A few months ago, we wrote about Sujana Rejab, popularly known as ‘Pak Su’, a former teacher who dedicates his time to change the lives of handicapped children. How does he change their lives? Arm with a 3D printer, he would create battery-powered robotic arms for these children.
Most of the children receive the robotic arm free of charge because s companies sponsor the cost of robotic arms as part of their corporate social responsibility program.
Now Digital Perak. in charge of digitalizing the state of Perak. has teamed up with ‘Pak Su’ so that he could transfer his knowledge and experience to the masses. One of the first initiatives is offering courses on 3D design and 3D printing to the public at a fraction of the cost in the market.
Students as far as the neighboring states, traveled to Ipoh to join the course. They are not just ordinary students as at least two of them are Ph.D. holders and are lecturing in the School of Arts.
They came to learn from ‘Pak Su’ who learned everything that he knows from the internet.
The two doctorate holders are Dr. Mohd Najib Abdullah Sani and Dr. Mohammad Jameel Mohamed Kamil from Universiti Sains Malaysia (USM), School of Arts.
They are exploring cheaper solutions for producing shoes that can correct deformity in children such as inverted feet or clubfoot (known as ponseti shoes). The normal treatment is wearing ponseti shoes which cost around RM 1,200 (USD 300). Using a 3D printer the cost of production of similar shoes can be reduced by 90 percent.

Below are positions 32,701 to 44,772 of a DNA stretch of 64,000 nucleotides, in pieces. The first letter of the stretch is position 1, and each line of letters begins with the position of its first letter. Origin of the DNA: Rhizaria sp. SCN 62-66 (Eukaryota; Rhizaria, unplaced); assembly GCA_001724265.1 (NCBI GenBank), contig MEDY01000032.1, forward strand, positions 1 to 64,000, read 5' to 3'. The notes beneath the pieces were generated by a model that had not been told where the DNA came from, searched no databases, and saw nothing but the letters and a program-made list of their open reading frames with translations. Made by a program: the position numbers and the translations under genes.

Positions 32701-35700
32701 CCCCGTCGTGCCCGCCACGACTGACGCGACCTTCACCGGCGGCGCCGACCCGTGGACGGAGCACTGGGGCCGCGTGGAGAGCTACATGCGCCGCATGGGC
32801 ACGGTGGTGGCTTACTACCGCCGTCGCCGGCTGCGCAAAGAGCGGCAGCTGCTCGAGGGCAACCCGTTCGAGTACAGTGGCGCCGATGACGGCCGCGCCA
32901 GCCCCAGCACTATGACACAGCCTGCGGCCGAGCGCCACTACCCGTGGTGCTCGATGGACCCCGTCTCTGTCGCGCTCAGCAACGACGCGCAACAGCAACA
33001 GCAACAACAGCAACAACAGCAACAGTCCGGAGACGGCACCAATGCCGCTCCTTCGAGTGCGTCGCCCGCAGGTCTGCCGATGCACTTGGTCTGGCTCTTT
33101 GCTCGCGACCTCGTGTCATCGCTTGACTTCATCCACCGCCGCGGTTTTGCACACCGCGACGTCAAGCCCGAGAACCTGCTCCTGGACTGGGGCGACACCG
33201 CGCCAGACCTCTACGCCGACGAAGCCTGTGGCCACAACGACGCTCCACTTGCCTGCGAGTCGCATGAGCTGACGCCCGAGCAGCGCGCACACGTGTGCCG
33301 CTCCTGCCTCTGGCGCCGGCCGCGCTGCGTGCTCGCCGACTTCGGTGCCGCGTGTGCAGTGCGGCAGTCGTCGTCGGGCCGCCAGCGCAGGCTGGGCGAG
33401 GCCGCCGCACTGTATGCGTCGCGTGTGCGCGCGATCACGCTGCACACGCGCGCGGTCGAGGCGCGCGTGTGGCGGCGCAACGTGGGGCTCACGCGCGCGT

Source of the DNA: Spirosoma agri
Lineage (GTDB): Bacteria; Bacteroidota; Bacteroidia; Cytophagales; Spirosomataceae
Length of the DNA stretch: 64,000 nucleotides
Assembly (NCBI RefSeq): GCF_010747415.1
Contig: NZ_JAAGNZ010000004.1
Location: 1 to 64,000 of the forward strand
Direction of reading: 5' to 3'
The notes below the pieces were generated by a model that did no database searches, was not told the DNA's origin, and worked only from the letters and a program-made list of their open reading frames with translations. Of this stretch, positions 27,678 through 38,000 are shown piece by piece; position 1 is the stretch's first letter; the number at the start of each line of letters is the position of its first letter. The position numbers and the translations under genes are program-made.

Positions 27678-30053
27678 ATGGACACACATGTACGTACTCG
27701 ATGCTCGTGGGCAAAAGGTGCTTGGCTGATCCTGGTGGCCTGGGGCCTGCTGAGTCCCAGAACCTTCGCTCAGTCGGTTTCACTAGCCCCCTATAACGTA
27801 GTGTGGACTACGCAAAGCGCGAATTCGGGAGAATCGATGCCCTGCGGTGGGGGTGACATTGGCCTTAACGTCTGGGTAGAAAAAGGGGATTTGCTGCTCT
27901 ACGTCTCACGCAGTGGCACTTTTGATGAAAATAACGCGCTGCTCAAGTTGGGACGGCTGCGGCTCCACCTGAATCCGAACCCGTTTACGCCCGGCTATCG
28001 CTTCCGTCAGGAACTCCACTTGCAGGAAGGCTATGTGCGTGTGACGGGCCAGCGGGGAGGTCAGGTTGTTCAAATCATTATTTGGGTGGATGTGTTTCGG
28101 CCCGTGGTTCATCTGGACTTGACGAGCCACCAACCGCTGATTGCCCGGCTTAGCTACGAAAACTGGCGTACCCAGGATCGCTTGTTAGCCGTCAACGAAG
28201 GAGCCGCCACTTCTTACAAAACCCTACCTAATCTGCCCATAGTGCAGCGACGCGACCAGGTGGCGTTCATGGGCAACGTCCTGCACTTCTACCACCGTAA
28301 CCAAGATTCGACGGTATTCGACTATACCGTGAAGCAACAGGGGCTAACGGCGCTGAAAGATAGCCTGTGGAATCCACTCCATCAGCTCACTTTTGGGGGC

During the class, Pak Su revealed a piece of shocking news to the participants.
Pak Su expressed his desire to retire from making 3D printed robotic arms for children. Without going into detail, he hinted that the failure of some sponsors to uphold their sponsorship as the main reason.
Pak Su wanted to ensure that there is someone who can carry on his legacy of providing 3D robotic arms to underprivileged children. But he said soon he will share his files for the robotic arms on the internet. This will enable anyone who wishes to continue his legacy to do so.
The problem is there is no guarantee, his successor that could be anyone cashing in from the blueprint that he will release soon. This will be a big loss to deserving children.
Giving children robotic arms is not just about helping them come to terms with their disability. It is significantly more than that. It is transforming their disability into an advantage. It is about giving a boost to their self-esteem. More importantly, it is making them feel like a superhero.
It is doubtful whether there is someone who is capable enough to ensure that deserving children get robotic arms for free. It will take more than just a blueprint to pull something off like what Pak Su did.
Sure, you can have somebody with technical know-how to create a robotic arm. But to do it on a social business model where deserving kids can receive robotic arm on sponsorship takes determination and sincerity.
It is hoped that the more companies or philanthropists out would lend a helping hand in ensuring the continuity of this worthy cause.
Farah Ishak is a Content Writer at Halalop. She grew up in the United Kingdom where she obtained her Bachelor’s degree in Management. Later, she completed her MBA and held senior-level positions in Malaysian based MNC. She left the corporate world to be with her young kids. She is passionate about issues concerning Muslim women, Startups and Muslim businesses in general.
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